1959 – Keith ‘Digby’ Milner and Tom Hall

Lu Belci
Bill Meacham
1960 – TVW Film Editors Brian Hooper and Jim Healey
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1980’s – Jenny Alford in the TVW News Library viewing 16mm news film on a Steinbeck.

6 Responses to “Peter Goodall demonstrates News Film equipment”

  1. Paul says:

    Very Interesting article Ken. Thanks for that. It left me wondering how much tape they archived, how much tape they transfered to various digital formats, and how much was lost or thrown away. And how they did it. It’s the bane of any T.V. or Radio executive or producer, to find that a perfectly good interview with Joe Blow from 1973 who is now the Leader for the Green Dolphin Party about to win the seat of South of Geraldton, has been lost to the great media archive in the sky, only to be seen again by a passing alien three thousand light years away who was thinking about making Perth his home. He had already downloaded the space-cast of the complete Good Morning Perth series featuring Jenny Seaton. I digress.

    I’m sure the old tape developing machine was running 24/7 at times. Do they still have such a lab? Do they do much outsourcing? Aaah, so much lost skill and talent I’m sure. And a new age of media makers. Much lost in the technology transfer? Many ‘old timers’ still in the industry keeping things straight and passing on some of the earlier learned tricks of the trade? I can’t count how many times our then 108 year old radio technician snapped into action with an on-air cart machine or two, while patching me into the new digital on-air systems, almost on and under my lap at times. There are many areas of talent, business and production that come to mind, that may gasp a sigh of relief when a ‘veteran’ presents on set, on cue.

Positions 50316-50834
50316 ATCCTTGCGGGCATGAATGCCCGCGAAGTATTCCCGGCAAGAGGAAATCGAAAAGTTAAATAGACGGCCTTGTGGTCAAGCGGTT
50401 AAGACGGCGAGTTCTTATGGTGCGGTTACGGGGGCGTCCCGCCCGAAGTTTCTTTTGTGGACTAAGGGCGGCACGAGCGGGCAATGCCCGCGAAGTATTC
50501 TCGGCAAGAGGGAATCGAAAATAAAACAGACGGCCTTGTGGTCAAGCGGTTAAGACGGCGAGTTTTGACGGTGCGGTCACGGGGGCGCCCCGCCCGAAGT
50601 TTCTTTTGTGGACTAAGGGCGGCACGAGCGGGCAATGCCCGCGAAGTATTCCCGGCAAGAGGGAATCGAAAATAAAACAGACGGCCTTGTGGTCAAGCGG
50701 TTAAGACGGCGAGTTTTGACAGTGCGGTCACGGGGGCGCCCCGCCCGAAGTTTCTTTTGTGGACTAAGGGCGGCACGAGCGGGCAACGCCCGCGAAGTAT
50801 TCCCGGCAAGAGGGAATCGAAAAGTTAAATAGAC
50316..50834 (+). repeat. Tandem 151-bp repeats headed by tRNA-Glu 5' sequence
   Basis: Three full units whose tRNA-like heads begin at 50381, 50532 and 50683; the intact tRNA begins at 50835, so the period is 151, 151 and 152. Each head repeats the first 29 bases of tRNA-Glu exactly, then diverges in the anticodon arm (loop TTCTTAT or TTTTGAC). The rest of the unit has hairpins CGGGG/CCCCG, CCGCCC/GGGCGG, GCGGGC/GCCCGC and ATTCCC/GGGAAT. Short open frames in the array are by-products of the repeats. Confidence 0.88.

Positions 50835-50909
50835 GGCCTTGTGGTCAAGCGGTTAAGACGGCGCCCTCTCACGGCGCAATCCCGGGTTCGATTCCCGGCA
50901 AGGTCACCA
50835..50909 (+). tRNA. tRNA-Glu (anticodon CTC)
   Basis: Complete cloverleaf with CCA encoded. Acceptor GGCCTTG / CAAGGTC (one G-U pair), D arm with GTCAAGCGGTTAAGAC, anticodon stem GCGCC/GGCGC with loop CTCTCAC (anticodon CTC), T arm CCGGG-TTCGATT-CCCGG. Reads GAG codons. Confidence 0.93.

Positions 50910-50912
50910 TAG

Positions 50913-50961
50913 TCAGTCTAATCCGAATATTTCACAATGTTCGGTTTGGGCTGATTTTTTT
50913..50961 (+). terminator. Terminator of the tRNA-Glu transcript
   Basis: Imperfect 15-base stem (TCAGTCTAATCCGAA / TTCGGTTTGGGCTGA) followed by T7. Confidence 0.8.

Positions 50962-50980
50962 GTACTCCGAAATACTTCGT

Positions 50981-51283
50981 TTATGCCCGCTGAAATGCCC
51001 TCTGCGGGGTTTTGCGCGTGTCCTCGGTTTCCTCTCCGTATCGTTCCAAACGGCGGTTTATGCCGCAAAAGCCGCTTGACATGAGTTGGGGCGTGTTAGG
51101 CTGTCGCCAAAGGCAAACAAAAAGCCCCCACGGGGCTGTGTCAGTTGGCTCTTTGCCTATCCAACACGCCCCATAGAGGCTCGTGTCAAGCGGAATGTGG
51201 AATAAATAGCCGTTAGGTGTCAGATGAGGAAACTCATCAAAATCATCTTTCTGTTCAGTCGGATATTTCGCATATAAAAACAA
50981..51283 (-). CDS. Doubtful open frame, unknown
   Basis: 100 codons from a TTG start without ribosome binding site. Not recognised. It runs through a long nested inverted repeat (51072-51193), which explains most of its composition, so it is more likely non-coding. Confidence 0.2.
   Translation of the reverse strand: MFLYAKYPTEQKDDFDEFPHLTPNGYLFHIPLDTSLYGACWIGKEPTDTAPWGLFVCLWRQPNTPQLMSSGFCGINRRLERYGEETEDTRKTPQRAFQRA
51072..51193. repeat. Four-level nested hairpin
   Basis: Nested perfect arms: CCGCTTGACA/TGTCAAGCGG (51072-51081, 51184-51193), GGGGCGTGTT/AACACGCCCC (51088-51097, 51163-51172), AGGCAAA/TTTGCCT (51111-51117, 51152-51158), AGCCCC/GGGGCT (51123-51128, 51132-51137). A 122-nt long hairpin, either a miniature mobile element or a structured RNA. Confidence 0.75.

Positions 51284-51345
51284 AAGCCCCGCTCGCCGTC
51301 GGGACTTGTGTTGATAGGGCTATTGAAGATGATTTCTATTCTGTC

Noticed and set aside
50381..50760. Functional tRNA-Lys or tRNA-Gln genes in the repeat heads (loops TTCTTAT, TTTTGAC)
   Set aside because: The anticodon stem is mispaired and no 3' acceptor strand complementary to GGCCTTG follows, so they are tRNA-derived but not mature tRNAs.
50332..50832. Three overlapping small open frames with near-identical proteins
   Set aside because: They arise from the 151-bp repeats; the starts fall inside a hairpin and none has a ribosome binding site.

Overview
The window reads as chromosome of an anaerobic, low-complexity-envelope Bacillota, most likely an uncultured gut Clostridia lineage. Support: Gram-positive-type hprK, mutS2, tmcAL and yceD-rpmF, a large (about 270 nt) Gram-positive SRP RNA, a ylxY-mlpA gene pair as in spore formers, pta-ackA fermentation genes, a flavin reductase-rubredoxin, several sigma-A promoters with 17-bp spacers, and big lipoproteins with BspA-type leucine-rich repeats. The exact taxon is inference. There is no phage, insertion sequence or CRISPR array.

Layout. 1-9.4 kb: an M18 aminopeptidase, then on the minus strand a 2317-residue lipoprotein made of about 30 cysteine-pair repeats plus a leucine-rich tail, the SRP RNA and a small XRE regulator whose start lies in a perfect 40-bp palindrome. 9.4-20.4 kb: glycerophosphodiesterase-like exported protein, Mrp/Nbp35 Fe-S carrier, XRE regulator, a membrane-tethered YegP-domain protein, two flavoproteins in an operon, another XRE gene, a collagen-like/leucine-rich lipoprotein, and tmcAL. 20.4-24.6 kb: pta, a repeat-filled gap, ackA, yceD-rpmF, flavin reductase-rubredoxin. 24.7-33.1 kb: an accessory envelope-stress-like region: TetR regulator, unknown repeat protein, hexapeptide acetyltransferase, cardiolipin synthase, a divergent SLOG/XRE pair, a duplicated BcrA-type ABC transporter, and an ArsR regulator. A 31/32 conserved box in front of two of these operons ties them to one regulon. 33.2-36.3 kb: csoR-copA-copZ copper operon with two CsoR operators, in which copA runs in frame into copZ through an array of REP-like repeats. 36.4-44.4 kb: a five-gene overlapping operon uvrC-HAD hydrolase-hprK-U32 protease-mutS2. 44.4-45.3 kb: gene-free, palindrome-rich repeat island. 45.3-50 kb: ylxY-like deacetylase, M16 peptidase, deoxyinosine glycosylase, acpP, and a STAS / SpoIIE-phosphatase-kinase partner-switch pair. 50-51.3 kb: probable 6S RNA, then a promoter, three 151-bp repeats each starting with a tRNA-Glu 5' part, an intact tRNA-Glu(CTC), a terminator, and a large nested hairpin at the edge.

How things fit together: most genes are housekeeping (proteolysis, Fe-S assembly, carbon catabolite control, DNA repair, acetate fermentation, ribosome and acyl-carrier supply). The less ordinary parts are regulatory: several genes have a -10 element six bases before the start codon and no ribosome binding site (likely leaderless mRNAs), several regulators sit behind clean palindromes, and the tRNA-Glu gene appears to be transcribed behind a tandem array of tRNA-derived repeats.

Always nice to see pioneering Perth stories. Capturing light and sound old and new as performed in Perth.

    Love it.


  2. Lowell Peterson says:

    Peter! I traveled with you (and Bill and Harry Butler) in 1967 in the W.A. outback. Found your website on Google, so am dropping a line to catch up.
    Have recently put my super 8 films of the trip on dvd, so could send you a copy (and one for Bill if you are in contact).
    Is Harry Butler still livingJ? Lots of questions . . . What are you up to? We are well and semi-retired.
    Hoping to hear from you.

  3. BILL MEACHAM says:

    Peter..well done good camera I didn’t see ..the 16mm
    Canon Scoopic..good histoical material.
    Congratulations. My address P.O.BoX 728 Bribie Island Qld 4507

  4. Robert Hart says:

    When I sold the Auricon back to Ch7, they did not want the Pan Cinor zoom lens as illustrated in the still image above but a small Cosmicar prime lens which was regarded as more typical of the type associated with the camera.

    I still have the Pan Cinor lens if it is wanted to be donated for the foyer display.

  5. Ian McLean says:

    Hi Peter
    This brings back so many memories of my days at TVW. A wonderful collection of photos.

  6. Ian McLean says:

    Great photo of lou Belci in his trademark safari suit. Great memories